Thor, a powerful name for such a shy cat, found me ten years ago on a hot fall day as I headed into Pet's Mart. Nestled into the palms a pregnant woman's hands, she was desperately seeking a home for him. His feral mother had the kittens in the bumper of an old Edsel. When Momma cat was hit by a car, the young woman went looking for the kittens. She was too late for all but Thor. Dehydrated and starving, she nursed him back to health for several days. Crying because she loved him and crying because she couldn't keep him, she was seeking a home for the tiny charcoal grey ball of fluff. Her baby was due in a couple of days and the apartment had a no pet rule.
I told her that if no one took him before I came out of the store then I would. I had had Toulouse for two years. I had just adopted/rescued Dickens, Starshine and Firedancer. I didn't need another. I no sooner made it into the store than my decision was made. Pivoting on my heel, I went out and claimed my kitten. Terrified, he rode home between the truck door and the seat. He remained a shy, reclusive cat all of his life. He just never lived up to the towering thunder of his name. Yet he was a loving cat that grew into a beautiful Tom. Huge paws told the story of a cat who should have been much bigger, much heavier. But he was never ill a day of his life.
"Thor hugs!" was the word I would croon to him as I nestled him against my chest. He would wrap his paws around my arm, cuddling under my chin in happiness. He loved to drink water straight from the facet, and I would leave it running for him while brushing my teeth or showering. When he'd get too reclusive, hiding behind the dryer or in the shower, I would spend a few days "wagging" him. Soon, he'd be sleeping on Cameron's chest at night again.
This weekend we realized the extent of the fleas in our pets. Fairly broke, we purchased Hartz flea protection, which I have used previously with success. This morning Thor didn't drink much water when I was getting ready for church. This afternoon I realized we had a problem. Before I could get Cameron on the phone, he had two seizures. I thought he was dead after the second, but he revived. Cameron met me at the door, abandoning a buggy of cat food and cat sand at Wal-Mart, to rush us to the emergency vet. Negotiating cost, horrified at prices, we compromised, put off bills, made hard decisions. They wanted to bathe him first, finishing getting the flea debris off him. He didn't make it through his bath. Another seizure and he was almost gone. Sobbing, whispering to him to go ahead and cross the Rainbow Bridge, we asked the vet to finish the process, to not let him suffer. He was gone before the syringe emptied. Tonight Cameron has buried him next to Bubbles.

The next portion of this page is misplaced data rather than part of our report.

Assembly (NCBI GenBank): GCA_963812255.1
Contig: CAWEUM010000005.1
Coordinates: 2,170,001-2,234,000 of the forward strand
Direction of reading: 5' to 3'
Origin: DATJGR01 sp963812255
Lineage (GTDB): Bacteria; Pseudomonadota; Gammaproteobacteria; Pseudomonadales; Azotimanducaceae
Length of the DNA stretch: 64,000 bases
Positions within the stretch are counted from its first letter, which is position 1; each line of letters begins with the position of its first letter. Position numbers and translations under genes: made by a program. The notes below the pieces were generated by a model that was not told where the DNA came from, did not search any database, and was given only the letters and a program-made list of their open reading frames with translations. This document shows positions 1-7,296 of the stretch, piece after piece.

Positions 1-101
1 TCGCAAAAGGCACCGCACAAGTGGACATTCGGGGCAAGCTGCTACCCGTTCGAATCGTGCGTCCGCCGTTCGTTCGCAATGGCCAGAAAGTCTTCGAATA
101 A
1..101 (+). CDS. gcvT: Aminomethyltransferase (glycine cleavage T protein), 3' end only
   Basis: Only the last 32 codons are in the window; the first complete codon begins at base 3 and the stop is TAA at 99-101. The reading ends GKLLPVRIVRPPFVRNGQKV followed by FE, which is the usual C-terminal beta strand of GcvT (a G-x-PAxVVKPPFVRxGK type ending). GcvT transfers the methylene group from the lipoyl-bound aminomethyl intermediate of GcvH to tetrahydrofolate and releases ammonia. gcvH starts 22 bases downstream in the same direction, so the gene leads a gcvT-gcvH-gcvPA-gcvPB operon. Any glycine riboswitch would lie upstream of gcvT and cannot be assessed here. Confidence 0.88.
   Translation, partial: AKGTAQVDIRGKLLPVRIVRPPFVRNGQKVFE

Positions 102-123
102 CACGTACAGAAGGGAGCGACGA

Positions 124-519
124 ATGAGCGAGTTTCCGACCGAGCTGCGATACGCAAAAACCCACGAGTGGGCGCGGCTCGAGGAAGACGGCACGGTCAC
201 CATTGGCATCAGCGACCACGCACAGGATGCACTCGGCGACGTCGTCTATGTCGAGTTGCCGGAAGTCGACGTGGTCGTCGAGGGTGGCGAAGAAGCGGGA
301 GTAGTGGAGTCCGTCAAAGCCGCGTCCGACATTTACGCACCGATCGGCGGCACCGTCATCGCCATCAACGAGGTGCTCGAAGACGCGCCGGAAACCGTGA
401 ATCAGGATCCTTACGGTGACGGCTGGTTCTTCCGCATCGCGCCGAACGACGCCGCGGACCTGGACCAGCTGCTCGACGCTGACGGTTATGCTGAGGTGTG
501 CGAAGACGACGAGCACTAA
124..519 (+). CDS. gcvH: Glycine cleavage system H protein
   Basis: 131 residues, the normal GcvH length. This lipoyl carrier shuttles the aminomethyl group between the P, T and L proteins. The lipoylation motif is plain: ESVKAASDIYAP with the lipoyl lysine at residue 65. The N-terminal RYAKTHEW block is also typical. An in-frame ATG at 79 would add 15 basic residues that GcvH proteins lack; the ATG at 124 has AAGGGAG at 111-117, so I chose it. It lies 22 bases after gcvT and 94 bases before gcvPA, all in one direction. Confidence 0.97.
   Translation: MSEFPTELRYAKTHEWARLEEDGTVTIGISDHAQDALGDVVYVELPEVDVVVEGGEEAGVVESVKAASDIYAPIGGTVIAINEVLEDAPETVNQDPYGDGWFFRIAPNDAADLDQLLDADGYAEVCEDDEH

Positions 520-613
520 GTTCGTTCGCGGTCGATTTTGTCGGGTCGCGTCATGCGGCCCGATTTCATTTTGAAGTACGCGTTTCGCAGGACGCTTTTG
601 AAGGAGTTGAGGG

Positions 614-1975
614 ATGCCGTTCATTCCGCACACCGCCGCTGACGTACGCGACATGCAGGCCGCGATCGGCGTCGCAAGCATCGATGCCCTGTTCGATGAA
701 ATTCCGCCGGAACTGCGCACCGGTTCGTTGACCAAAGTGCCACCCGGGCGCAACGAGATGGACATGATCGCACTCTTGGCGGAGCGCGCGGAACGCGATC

The vet told us that he had probably had a previously undiagnosed condition. He was underweight--we assured her this was good compared to what he's often been at. Indeed, as a kitten, I had to create a growth spell because the vet worried he wasn't going to make it in those early days and months. He lived a loving and happy life of ten years. Not bad for a cat that needed magic to live.
And so Toulouse died two years ago, as did the first Starshine. My familiar Bastet died four years ago. Gimli and Jason died the first year I lived here (the vet begged us to take them after they had been abandoned at his office for months). Firedancer has gone, as has Butter Cup and Brom. Butterscotch and Champagne were adopted out. Persephone the First died right after I moved here (a rescue, she never gained adult size). I once had 20 cats brought from Atlanta in another lifetime. Bridget died last summer along with her mate Bandit. Maya (born of Bridget and Baulder) only weighed three pounds and stopped growning. She lived to be three. Bubbles died this weekend and Marco died earlier this summer. By dog Brittany died four years ago at the age of 12. All came to me in time when I lived as a heterosexual woman. A time when my children still lived with me -- a time before the oldest stopped talking to me, or denied me my grandchildren. I still have Tannis, Dickens, Lotus, Xian, Silvermoon, Tully and Temptation.
The grief of loosing furbabies is profound. We've had so many of them along the way. While people often express shock or disapproval of our large number of cats, we have loved each. Indeed, when I lived in Atlanta each was fixed, got yearly shots, frequent vet visits. When my income became a quarter of what it once was, the vet visits decreased, but my love did not. Losing them is like loosing a piece of my heart.